Hindustan Aeronautics Limited (HAL), India’s first aerospace establishment, was founded and is headquartered in Bengaluru. If you want to walk down the journey of how the aviation industry has evolved in India, a visit to the HAL Aerospace Museum, India’s first aviation museum located within the HAL premises, is highly recommended.
From assembling the first aircraft, Harlow PC-5, at its stables to manufacturing the most modern helicopters, planes and equipment for present-day requirements of the Indian Airforce, Navy, Railways and space research, HAL’s journey has been a long one. It’s another world as one walks between vintage planes, flight simulators, mock ATC and all things associated with this field in the museum hall.
Now, this place leads me to my next destination: the Indian Institute of Science (IISc).
That morning, I had ordered a plate of idlis at this little restaurant on the IISc campus. Just like any other day there, it was abuzz with people’s chitter-chatter. A typical scene is the best scientists of India and abroad discussing experiments over a plate of food. Irony has it that similar discussions happened under the same roof sometime in history. But back then, the discussions were about something more strategic.
In times of need
What is now the top-of-the-notch science and technology institution in India, served as a hub that aided HAL in research and training during World War II. But first, a slice of HAL’s history.
In the late 1930s, a factory meant for automobile maintenance was set up by an industrialist named Walchand Hirachand. History has it that, on his way to China, Hirachand chanced upon a meeting with William D Pawley, who was associated with the Intercontinental Aircraft Corporation of New York, an American aircraft exporter. This connection led to the procurement of necessary tools and equipment from the US to set up an aircraft-production line in India.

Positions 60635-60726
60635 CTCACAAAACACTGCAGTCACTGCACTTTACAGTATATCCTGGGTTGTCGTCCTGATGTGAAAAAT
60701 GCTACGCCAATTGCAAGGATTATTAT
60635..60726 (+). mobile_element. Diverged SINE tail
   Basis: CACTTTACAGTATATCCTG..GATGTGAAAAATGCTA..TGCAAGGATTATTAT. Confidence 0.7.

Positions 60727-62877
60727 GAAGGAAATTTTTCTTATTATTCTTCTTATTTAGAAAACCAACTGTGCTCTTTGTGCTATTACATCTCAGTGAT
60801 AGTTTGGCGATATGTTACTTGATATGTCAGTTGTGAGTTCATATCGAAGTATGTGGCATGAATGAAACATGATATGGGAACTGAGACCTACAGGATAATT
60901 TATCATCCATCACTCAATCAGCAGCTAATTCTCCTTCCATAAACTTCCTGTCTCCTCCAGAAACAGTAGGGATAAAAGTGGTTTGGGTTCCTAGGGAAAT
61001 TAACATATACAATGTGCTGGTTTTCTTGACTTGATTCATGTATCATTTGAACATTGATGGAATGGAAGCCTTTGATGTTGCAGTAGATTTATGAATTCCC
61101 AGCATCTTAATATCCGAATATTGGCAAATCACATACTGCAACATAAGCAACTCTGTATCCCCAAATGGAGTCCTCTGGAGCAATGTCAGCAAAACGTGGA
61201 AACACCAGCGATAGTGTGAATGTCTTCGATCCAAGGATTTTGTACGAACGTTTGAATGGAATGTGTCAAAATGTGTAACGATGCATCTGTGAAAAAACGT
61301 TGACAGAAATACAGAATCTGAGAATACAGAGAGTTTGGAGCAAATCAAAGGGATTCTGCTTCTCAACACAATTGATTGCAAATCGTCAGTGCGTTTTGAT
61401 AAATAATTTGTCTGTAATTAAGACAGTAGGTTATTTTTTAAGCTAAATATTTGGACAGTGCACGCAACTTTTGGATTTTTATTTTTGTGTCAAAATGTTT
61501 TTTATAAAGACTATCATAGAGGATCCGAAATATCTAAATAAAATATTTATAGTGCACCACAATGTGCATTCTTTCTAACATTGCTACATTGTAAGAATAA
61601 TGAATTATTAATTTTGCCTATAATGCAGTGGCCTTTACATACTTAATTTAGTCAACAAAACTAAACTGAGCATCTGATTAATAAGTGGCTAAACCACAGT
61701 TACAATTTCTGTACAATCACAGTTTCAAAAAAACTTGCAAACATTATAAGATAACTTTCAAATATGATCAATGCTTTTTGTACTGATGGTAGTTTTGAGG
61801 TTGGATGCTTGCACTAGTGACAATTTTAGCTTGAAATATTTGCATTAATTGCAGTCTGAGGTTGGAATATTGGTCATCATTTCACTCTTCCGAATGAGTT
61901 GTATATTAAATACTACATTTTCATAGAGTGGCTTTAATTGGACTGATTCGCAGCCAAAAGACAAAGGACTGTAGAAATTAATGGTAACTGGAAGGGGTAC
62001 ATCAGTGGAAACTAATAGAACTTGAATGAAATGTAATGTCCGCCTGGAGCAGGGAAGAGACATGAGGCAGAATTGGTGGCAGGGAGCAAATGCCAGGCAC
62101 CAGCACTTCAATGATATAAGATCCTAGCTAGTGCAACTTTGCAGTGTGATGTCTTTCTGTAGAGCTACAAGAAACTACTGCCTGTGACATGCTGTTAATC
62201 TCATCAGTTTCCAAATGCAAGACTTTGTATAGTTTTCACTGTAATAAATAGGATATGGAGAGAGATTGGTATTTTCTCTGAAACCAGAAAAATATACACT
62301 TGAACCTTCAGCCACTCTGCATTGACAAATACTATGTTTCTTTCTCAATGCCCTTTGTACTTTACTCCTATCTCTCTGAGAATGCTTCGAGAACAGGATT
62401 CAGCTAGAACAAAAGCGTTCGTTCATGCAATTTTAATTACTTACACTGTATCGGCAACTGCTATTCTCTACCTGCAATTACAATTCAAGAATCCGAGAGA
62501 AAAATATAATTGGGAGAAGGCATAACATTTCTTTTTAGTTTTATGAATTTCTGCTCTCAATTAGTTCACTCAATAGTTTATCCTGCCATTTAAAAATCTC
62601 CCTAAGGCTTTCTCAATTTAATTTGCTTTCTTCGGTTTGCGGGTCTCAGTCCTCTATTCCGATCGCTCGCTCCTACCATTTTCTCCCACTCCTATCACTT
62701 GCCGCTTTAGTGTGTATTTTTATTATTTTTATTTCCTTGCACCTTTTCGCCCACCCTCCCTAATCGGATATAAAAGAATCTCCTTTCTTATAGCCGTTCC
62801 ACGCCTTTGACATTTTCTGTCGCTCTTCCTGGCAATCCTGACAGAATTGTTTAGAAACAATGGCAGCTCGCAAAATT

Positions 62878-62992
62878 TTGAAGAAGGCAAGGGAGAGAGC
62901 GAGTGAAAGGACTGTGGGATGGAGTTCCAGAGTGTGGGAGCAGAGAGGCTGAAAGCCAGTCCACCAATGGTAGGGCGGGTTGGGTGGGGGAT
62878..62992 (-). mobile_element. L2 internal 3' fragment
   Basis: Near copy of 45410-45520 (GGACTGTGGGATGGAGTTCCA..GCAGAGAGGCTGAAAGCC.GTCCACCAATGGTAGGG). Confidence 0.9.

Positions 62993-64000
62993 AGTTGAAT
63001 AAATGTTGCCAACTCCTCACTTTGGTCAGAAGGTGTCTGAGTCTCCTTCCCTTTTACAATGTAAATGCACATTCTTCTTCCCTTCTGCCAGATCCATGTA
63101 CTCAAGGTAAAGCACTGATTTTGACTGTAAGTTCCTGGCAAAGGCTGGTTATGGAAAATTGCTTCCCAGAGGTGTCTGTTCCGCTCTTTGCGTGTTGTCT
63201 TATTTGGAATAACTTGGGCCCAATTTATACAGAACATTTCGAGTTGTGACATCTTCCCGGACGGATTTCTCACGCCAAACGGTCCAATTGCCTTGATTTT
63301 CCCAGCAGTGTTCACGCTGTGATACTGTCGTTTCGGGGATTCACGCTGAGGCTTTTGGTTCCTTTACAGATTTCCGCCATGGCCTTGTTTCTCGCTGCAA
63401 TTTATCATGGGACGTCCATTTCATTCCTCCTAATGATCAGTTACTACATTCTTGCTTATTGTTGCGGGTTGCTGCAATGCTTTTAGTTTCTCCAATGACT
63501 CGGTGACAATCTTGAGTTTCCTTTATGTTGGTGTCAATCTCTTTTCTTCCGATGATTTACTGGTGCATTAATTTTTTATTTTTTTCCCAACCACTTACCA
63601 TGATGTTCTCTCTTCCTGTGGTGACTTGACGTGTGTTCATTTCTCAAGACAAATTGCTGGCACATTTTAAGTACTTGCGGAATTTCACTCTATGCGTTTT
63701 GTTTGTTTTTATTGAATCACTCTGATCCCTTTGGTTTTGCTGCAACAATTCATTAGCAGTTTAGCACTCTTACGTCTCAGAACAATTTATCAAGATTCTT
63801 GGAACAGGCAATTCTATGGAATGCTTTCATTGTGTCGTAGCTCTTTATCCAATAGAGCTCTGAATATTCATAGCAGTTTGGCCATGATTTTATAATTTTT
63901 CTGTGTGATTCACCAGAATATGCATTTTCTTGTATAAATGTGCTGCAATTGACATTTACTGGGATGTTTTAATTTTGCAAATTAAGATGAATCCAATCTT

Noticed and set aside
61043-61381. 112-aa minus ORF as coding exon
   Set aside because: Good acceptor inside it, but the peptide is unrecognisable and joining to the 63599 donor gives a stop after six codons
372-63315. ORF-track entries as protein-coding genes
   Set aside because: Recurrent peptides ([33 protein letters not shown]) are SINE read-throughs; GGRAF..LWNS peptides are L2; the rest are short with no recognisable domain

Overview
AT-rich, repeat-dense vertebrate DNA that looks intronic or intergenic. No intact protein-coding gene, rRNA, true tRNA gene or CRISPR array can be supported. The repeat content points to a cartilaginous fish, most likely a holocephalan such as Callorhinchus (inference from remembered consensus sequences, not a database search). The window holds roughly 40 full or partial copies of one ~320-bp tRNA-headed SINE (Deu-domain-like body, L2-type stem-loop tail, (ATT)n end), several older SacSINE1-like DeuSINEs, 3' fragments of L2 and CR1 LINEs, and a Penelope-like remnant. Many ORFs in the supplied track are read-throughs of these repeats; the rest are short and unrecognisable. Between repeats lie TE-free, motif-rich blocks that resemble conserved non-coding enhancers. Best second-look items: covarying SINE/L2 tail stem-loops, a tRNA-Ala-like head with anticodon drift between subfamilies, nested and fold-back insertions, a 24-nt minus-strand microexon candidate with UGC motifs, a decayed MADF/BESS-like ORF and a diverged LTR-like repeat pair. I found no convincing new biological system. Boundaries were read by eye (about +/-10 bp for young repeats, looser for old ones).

It was in December 1940 (with WWII underway), with funds from Mysore State, that the factory morphed into Hindustan Aircraft Private Limited (now HAL). The plan was to manufacture aircrafts like Harlow Trainer, Hawk Fighter and the Vultee attack bombers.
First, with the technical back-up from IISc, that Hindustan Aircraft Limited assembled the first aircraft in India, a Harlow PC-5, in 1941.
Still, as the war intensified massive manpower trained in aeronautics was the need, which sent HAL to seek IISc’s support. This led to the establishment of the Department of Aeronautical Engineering in IISc, in December 1942. The building was designed by German architect Otto Königsberger. He was a young Jew who had fled his country during the Nazi regime and was later employed as the government architect of the erstwhile Mysore State.
His architectural design is an amalgamation of European and traditional Indian styles.
The Aeronautical Engineering building is an oblong structure with high ceilings and narrow corridors that integrated natural climate-control.
Otto Königsberger has also designed the closed-circuit wind tunnel — the first of its kind in India.
He also designed a
hydrogen plant for the production of large-scale hydrogen that fuelled American aircrafts. A section of this plant is now an eatery, where I had ordered my idlis!
Meanwhile, the threat posed by Imperial Japan loomed large in the ongoing World War II, because of which there was a need by the British Royal Air Force to boost its military hardware supplies in Asia.
With all likelihood, HAL was most suitable as a base for the South-East Asia Command of the allied forces for servicing their aircrafts.
Hence, all the aircraft-manufacturing plans in India were abandoned to support the repair and overhaul services of the American aircrafts, and the factory was eventually taken over by the US Army Air Forces in 1943. This led to rapid expansion in the facilities and it became the 84th air depot for overhaul and repair of American aircrafts during WWII.
Later, in 1964, the factory was nationalised and changed to Hindustan Aeronautics Limited.